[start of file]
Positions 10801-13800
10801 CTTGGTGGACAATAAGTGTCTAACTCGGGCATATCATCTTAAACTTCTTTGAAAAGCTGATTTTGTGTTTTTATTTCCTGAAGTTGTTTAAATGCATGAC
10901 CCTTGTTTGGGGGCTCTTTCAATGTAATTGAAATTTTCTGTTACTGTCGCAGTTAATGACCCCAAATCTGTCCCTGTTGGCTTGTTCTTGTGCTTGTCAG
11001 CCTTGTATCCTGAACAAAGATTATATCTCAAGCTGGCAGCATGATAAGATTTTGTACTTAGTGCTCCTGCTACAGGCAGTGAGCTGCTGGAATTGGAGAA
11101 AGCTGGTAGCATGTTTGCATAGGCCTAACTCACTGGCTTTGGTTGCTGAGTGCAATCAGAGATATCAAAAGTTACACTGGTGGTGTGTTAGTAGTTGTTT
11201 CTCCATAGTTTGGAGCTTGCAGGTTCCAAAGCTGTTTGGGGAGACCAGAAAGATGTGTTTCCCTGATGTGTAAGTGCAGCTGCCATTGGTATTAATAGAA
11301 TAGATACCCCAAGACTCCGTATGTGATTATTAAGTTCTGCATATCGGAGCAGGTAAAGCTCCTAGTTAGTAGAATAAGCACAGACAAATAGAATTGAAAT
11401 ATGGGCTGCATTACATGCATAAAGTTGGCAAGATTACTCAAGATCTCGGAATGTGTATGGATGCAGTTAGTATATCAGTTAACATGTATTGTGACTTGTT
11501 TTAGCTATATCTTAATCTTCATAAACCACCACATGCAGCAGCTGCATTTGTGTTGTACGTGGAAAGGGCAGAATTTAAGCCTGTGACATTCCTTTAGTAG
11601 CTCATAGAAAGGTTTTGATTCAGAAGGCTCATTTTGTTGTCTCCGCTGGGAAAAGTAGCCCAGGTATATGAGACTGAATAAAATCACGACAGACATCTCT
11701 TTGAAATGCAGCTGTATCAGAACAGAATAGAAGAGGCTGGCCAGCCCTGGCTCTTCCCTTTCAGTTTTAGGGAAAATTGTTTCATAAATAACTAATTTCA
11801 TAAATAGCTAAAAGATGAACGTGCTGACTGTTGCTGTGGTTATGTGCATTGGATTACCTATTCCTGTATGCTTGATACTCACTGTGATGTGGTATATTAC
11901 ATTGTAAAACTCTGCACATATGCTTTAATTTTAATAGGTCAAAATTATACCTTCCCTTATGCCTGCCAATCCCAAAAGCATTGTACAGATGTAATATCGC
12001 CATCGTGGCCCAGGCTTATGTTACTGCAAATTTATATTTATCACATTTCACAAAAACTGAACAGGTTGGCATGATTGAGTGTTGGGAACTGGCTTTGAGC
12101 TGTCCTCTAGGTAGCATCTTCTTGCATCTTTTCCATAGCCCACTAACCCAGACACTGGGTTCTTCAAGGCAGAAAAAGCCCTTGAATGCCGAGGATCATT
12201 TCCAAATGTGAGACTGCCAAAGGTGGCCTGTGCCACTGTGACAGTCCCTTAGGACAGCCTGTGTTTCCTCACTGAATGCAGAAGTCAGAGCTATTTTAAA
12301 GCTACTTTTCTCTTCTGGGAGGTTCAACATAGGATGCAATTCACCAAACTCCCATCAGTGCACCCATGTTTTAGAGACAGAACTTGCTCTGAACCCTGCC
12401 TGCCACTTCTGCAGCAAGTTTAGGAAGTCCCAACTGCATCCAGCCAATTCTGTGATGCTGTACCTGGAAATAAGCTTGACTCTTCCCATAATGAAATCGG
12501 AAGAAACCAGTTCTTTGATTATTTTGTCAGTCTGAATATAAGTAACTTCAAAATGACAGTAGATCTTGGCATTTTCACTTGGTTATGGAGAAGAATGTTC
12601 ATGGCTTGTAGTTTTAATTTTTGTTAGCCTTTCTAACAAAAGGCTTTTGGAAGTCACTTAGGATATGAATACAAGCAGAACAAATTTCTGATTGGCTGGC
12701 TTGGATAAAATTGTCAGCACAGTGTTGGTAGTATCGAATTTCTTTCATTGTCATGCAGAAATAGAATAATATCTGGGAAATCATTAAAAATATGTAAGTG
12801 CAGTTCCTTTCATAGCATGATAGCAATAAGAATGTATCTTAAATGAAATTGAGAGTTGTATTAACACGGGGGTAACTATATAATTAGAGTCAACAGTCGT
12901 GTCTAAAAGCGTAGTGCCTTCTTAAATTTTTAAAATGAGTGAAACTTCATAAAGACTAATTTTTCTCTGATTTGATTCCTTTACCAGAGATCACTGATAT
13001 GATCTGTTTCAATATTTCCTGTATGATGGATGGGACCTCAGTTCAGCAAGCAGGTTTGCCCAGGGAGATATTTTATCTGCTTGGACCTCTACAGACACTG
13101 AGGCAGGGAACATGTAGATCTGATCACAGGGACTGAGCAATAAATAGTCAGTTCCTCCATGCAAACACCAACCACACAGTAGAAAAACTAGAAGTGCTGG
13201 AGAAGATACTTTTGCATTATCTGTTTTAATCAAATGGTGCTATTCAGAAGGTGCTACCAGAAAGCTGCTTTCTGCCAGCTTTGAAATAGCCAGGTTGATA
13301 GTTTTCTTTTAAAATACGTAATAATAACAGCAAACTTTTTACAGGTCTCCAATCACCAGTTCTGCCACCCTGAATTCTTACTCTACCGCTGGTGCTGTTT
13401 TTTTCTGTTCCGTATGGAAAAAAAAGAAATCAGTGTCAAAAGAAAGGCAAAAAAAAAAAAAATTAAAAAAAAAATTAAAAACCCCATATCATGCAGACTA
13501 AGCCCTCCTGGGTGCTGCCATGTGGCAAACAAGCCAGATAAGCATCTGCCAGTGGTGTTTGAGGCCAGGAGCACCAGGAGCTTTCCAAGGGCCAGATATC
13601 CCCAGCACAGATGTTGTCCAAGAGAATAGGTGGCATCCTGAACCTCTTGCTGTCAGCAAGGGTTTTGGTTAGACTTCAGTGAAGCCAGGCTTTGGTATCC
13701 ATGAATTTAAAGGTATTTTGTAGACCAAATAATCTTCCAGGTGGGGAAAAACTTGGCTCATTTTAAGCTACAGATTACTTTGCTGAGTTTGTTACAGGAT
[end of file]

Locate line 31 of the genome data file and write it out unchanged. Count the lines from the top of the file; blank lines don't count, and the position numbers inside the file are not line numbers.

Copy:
13701 ATGAATTTAAAGGTATTTTGTAGACCAAATAATCTTCCAGGTGGGGAAAAACTTGGCTCATTTTAAGCTACAGATTACTTTGCTGAGTTTGTTACAGGAT